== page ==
Longborough Festival Opera’s summer festival comprises a continuation of the company’s ambitious staging of Wagner’s Ring Cycle, a little-performed gem, one of the most popular operas of all time and a special double-bill highlighting female composers.
The festival opens with a new production of Siegfried (1876), the third instalment in Wagner’s epic four-opera Der Ring des Nibelungen (The Ring of the Nibelung), better known as the Ring Cycle. The eponymous hero reforges his father’s shattered sword, embarking on a quest for the greatest prize of all – the love of the Valkyrie Brünnhilde, who is trapped in a ring of fire.
All productions in the new cycle have been created especially for Longborough. Amy Lane is set to direct the entire cycle. “The Ring Cycle is the most epic of tales, with a score that is searing, desperate, sublime and so perfectly unfathomable,” she commented. “What an honour it is to set foot upon this glorious pathway and to commence this journey with Longborough.”
Australian tenor Bradley Daley sings the title role, with Scottish soprano Lee Bisset as Brünnhilde. Longborough Music Director and eminent Wagnerian Anthony Negus will conduct. Performances take place from 30 May to 7 June. The full Ring Cycle is set to be performed at the 2024 festival.
“With Siegfried we return to fully staged Wagner and take another step on our journey towards the Ring Cycle with this remarkably funny and exuberant third instalment of Wagner’s cycle,” said Longborough Artistic Director Polly Graham.
Director Carmen Jakobi brings a new semi-staged production of Korngold’s Die tote Stadt (The Dead City) to the 2022 festival. The Austrian composer and conductor was only 23 when the work premiered in 1920. He also co-wrote the libretto with his father, under the pseudonym Paul Schott.
A dangerous obsession with the past threatens to become deadly in this thrilling opera noir, as Paul struggles with unsettling dreams.
Tenor Peter Auty sings the lead part. Italian/Israeli soprano Noa Danon performs the roles of his dead wife Marie and her doppelgänger Marietta. This rarely performed work is conducted by Justin Brown and will feature the Longborough Youth Chorus. It takes place from 21-27 June.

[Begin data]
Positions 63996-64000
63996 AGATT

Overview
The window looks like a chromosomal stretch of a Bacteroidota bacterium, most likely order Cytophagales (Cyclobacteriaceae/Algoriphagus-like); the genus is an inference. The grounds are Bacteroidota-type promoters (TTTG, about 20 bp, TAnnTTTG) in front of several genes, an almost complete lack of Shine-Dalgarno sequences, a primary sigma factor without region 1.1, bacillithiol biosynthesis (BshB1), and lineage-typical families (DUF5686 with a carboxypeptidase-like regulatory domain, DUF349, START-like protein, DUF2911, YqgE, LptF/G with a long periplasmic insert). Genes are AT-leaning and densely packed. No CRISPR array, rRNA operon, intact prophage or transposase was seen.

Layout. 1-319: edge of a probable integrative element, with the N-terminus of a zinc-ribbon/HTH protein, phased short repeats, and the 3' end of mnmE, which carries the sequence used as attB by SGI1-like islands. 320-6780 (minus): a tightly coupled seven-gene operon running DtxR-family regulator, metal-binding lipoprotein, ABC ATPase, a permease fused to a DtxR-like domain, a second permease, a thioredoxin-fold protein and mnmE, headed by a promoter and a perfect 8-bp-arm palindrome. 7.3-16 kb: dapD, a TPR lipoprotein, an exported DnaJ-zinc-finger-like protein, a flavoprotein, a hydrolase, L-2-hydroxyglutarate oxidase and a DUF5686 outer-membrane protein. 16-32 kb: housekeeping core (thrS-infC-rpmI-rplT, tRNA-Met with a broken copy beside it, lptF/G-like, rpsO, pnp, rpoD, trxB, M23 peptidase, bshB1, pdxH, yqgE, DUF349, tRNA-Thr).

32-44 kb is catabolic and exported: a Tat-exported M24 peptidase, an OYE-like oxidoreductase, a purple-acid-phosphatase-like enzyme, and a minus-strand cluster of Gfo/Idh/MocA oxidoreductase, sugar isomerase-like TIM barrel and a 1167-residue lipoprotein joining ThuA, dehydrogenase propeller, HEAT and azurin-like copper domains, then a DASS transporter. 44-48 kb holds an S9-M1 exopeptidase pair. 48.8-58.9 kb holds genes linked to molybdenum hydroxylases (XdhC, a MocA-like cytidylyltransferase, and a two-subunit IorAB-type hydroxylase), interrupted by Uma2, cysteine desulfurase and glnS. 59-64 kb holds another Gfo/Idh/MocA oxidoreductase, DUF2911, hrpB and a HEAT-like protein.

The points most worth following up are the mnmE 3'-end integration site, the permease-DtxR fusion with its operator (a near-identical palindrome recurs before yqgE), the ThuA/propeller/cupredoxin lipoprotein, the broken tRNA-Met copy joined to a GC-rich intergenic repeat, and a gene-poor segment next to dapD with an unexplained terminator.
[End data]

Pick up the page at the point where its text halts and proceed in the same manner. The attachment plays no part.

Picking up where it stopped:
Brown said: “It’s incredible how the 23-year-old Korngold was able to assimilate the latest trends, particularly Puccini and Strauss, almost outdoing them with his sense of colour and gift for beautiful melody, while already demonstrating an unmistakable personal voice and idiom.
“The music is at once seductive, charming and subtly complex, providing exciting challenges for orchestra and singers alike. The only challenge for the audience is to resist falling under its spell!”
One of the most popular operas of all time, Bizet’s Carmen (1875) is a tale of passion, jealousy and freedom. Mathilde Lopez directs a radical version of this much-loved classic, with the Longborough Festival Orchestra under the baton of Jeremy Silver.
Vienna State Opera Award-winning mezzo-soprano Margaret Plummer makes her Longborough Festival debut in the title role, with Dutch tenor Peter Gijsbertsen as Don José, British baritone Matthew Durkan as his rival Escamillo and British soprano Jennifer Witton as Micaëla. Performances take place from 9-19 July.
The final production in the programme is a double-bill of works by female composers, exploring love, freedom and magic.
Freya Waley-Cohen’s contemporary dramatic song-cycle Spell Book was inspired by the British-American composer’s encounter with Rebecca Tamás’s collection of poems, WITCH. It receives its first complete staging at Longborough.
Graham said: “The women of Freya’s songs create spells that celebrate hard-won freedoms, as well as spells that lay out the divisions and injustices yet to be overcome. A perfect project for a new generation of performers.”
First performed in 1625, Francesca Caccini’s La liberazione di Ruggiero dall’isola d’Alcina (The liberation of Ruggiero from the island of Alcina) is the earliest surviving opera by a female composer. The libretto by Ferdinando Saracinelli is based on Ludovico Ariosto’s epic poem Orlando Furioso. It tells the story of Ruggiero’s betrayal and escape from the sorceress Alcina. This new arrangement for Longborough is by conductor Yshani Perinpanayagam.
The two pieces will be performed by members of Longborough Festival Opera’s Emerging Artists ensemble. This programme gives important opportunities to singers at the beginning of their careers. The production is directed by Jenny Ogilvie. It takes place from 28 July-2 August.
Public booking for the general public opens on 14 March. See Longborough Festival Opera’s website for details.
Mathilde Lopez directs a radical version of Bizet’s Carmen, a tale of freedom, passion and high drama, in Longborough Festival Opera’s summer programme.